Cite this

Computer self-administered screening for substance use in university student health centers. / McNeely, Jennifer; Haley, Sean J.; Smith, Allison J.; Leonard, Noelle; Cleland, Charles M.; Ferdschneider, Marcy; Calderoni, Michele; Sleiter, Luke; Ciotoli, Carlo; Adam, Angéline.

In: Journal of American College Health, 01.01.2018.

Research output: Contribution to journalArticle

McNeely, J, Haley, SJ, Smith, AJ, Leonard, N, Cleland, CM, Ferdschneider, M, Calderoni, M, Sleiter, L, Ciotoli, C & Adam, A 2018, 'Computer self-administered screening for substance use in university student health centers', Journal of American College Health. https://doi.org/10.1080/07448481.2018.1498852
McNeely, Jennifer ; Haley, Sean J. ; Smith, Allison J. ; Leonard, Noelle ; Cleland, Charles M. ; Ferdschneider, Marcy ; Calderoni, Michele ; Sleiter, Luke ; Ciotoli, Carlo ; Adam, Angéline. / Computer self-administered screening for substance use in university student health centers. In: Journal of American College Health. 2018.
@article{5ed175374cf940dea515c294ce125927,
title = "Computer self-administered screening for substance use in university student health centers",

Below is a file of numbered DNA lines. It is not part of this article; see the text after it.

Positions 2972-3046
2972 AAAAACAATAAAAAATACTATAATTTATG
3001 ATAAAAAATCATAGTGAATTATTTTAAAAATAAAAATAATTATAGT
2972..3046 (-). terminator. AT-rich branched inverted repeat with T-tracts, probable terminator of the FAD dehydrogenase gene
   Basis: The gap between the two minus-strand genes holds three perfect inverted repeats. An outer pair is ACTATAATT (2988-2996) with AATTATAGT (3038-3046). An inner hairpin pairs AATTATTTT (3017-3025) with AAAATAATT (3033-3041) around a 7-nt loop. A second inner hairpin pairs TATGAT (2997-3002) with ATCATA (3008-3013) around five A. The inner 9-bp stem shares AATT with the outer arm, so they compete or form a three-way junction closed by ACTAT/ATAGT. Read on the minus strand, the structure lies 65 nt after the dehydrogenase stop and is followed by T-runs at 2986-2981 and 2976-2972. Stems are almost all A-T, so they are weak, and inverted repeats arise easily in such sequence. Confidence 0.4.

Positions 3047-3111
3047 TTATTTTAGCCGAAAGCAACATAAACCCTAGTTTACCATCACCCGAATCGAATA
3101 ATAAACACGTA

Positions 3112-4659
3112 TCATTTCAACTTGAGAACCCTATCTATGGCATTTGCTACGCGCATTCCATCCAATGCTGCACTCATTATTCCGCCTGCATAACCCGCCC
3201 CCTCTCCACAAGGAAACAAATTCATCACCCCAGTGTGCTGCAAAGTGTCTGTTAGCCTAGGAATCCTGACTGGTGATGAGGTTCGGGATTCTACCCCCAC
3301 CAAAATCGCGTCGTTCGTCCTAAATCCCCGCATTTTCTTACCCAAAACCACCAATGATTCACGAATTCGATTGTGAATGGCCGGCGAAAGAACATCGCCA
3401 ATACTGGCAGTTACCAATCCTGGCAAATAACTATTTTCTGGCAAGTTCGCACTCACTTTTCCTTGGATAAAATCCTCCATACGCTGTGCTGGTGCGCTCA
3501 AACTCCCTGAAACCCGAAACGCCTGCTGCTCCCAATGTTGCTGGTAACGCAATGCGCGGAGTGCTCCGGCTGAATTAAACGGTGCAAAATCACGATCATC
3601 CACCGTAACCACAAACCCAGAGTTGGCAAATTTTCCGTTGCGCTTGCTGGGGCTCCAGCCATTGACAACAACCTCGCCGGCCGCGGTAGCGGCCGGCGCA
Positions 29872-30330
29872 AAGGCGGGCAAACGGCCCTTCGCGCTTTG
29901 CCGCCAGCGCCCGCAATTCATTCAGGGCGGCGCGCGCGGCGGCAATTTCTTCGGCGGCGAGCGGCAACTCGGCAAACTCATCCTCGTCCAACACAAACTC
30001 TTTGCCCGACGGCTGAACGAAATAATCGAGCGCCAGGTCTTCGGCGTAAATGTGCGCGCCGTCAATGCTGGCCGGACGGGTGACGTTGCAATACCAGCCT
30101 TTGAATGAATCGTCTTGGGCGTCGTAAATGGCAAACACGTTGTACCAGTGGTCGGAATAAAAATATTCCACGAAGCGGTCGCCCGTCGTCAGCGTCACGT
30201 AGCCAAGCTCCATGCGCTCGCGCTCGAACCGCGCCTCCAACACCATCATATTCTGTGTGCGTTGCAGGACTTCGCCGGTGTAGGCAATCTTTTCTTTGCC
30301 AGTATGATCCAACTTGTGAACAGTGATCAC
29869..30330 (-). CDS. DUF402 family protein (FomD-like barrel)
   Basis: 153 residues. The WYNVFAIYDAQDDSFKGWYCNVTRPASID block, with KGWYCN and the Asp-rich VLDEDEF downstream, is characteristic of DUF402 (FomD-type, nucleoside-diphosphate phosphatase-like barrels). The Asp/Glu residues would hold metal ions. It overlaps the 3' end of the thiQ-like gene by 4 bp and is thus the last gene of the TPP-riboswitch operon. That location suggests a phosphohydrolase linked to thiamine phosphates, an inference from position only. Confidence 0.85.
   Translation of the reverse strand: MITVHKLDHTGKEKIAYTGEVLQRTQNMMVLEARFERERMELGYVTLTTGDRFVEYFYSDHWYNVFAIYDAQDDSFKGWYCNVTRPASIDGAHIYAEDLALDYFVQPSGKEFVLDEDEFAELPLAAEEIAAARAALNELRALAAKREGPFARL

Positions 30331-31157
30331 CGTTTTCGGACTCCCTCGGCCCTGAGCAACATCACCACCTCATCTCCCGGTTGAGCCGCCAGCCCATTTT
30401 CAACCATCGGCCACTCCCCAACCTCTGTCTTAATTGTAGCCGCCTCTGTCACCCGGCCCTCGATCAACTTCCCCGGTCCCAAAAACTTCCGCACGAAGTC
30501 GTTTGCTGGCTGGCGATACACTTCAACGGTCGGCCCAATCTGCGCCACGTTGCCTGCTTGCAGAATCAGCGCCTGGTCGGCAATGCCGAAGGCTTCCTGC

abstract = "Objective: To characterize the prevalence of tobacco, alcohol, and drug use and the acceptability of screening in university health centers. Participants: Five hundred and two consecutively recruited students presenting for primary care visits in February and August, 2015, in two health centers. Methods: Participants completed anonymous substance use questionnaires in the waiting area, and had the option of sharing results with their medical provider. We examined screening rates, prevalence, and predictors of sharing results. Results: Past-year use was 31.5{\%} for tobacco, 67.1{\%} for alcohol (>4 drinks/day), 38.6{\%} for illicit drugs, and 9.2{\%} for prescription drugs (nonmedical use). A minority (43.8{\%}) shared screening results. Sharing was lowest among those with moderate-high risk use of tobacco (OR =0.37, 95{\%} CI 0.20–0.69), alcohol (OR =0.48, 95{\%} CI 0.25–0.90), or illicit drugs (OR =0.38, 95{\%} CI 0.20–0.73). Conclusions: Screening can be integrated into university health services, but students with active substance use may be uncomfortable discussing it with medical providers.",